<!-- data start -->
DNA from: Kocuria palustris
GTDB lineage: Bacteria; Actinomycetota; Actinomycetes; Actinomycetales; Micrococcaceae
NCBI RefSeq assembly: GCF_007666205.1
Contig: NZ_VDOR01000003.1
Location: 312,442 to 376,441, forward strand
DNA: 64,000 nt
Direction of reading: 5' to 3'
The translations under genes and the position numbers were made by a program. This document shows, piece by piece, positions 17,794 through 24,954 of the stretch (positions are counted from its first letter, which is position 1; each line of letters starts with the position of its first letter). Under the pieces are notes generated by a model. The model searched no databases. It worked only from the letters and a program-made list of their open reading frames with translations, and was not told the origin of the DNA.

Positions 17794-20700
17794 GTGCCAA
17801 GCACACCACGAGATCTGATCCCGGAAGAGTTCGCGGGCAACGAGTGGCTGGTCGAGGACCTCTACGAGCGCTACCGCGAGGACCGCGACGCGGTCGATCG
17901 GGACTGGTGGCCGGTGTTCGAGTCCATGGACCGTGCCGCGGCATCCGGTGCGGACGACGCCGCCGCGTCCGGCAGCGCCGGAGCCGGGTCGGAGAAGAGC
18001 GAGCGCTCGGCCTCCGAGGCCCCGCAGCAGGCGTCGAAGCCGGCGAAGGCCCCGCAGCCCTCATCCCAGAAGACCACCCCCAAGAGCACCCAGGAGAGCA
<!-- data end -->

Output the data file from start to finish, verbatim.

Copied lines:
DNA from: Kocuria palustris
GTDB lineage: Bacteria; Actinomycetota; Actinomycetes; Actinomycetales; Micrococcaceae
NCBI RefSeq assembly: GCF_007666205.1
Contig: NZ_VDOR01000003.1
Location: 312,442 to 376,441, forward strand
DNA: 64,000 nt
Direction of reading: 5' to 3'
The translations under genes and the position numbers were made by a program. This document shows, piece by piece, positions 17,794 through 24,954 of the stretch (positions are counted from its first letter, which is position 1; each line of letters starts with the position of its first letter). Under the pieces are notes generated by a model. The model searched no databases. It worked only from the letters and a program-made list of their open reading frames with translations, and was not told the origin of the DNA.

Positions 17794-20700
17794 GTGCCAA
17801 GCACACCACGAGATCTGATCCCGGAAGAGTTCGCGGGCAACGAGTGGCTGGTCGAGGACCTCTACGAGCGCTACCGCGAGGACCGCGACGCGGTCGATCG
17901 GGACTGGTGGCCGGTGTTCGAGTCCATGGACCGTGCCGCGGCATCCGGTGCGGACGACGCCGCCGCGTCCGGCAGCGCCGGAGCCGGGTCGGAGAAGAGC
18001 GAGCGCTCGGCCTCCGAGGCCCCGCAGCAGGCGTCGAAGCCGGCGAAGGCCCCGCAGCCCTCATCCCAGAAGACCACCCCCAAGAGCACCCAGGAGAGCA